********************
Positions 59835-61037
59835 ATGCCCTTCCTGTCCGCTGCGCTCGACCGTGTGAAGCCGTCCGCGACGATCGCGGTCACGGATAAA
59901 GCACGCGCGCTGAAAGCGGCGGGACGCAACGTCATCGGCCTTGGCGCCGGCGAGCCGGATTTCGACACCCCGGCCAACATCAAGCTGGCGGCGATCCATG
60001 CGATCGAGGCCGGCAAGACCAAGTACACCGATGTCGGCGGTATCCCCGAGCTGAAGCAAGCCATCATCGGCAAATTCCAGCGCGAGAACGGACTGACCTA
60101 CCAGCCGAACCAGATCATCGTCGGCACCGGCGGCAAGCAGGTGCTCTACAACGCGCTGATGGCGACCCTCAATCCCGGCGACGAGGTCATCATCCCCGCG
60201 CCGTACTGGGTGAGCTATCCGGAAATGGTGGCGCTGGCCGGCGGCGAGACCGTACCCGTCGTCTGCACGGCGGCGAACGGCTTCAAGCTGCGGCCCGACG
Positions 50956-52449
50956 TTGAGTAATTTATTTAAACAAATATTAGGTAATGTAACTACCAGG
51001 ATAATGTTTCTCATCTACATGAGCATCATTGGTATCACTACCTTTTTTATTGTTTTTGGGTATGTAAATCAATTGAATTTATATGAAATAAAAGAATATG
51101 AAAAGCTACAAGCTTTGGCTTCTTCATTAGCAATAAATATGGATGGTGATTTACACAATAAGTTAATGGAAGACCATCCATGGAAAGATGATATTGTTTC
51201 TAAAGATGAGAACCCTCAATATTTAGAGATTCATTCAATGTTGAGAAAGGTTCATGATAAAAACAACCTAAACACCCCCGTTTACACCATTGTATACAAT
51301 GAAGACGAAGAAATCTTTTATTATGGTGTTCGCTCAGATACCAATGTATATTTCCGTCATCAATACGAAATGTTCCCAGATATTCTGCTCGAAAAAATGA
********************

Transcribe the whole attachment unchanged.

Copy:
Positions 59835-61037
59835 ATGCCCTTCCTGTCCGCTGCGCTCGACCGTGTGAAGCCGTCCGCGACGATCGCGGTCACGGATAAA
59901 GCACGCGCGCTGAAAGCGGCGGGACGCAACGTCATCGGCCTTGGCGCCGGCGAGCCGGATTTCGACACCCCGGCCAACATCAAGCTGGCGGCGATCCATG
60001 CGATCGAGGCCGGCAAGACCAAGTACACCGATGTCGGCGGTATCCCCGAGCTGAAGCAAGCCATCATCGGCAAATTCCAGCGCGAGAACGGACTGACCTA
60101 CCAGCCGAACCAGATCATCGTCGGCACCGGCGGCAAGCAGGTGCTCTACAACGCGCTGATGGCGACCCTCAATCCCGGCGACGAGGTCATCATCCCCGCG
60201 CCGTACTGGGTGAGCTATCCGGAAATGGTGGCGCTGGCCGGCGGCGAGACCGTACCCGTCGTCTGCACGGCGGCGAACGGCTTCAAGCTGCGGCCCGACG
Positions 50956-52449
50956 TTGAGTAATTTATTTAAACAAATATTAGGTAATGTAACTACCAGG
51001 ATAATGTTTCTCATCTACATGAGCATCATTGGTATCACTACCTTTTTTATTGTTTTTGGGTATGTAAATCAATTGAATTTATATGAAATAAAAGAATATG
51101 AAAAGCTACAAGCTTTGGCTTCTTCATTAGCAATAAATATGGATGGTGATTTACACAATAAGTTAATGGAAGACCATCCATGGAAAGATGATATTGTTTC
51201 TAAAGATGAGAACCCTCAATATTTAGAGATTCATTCAATGTTGAGAAAGGTTCATGATAAAAACAACCTAAACACCCCCGTTTACACCATTGTATACAAT
51301 GAAGACGAAGAAATCTTTTATTATGGTGTTCGCTCAGATACCAATGTATATTTCCGTCATCAATACGAAATGTTCCCAGATATTCTGCTCGAAAAAATGA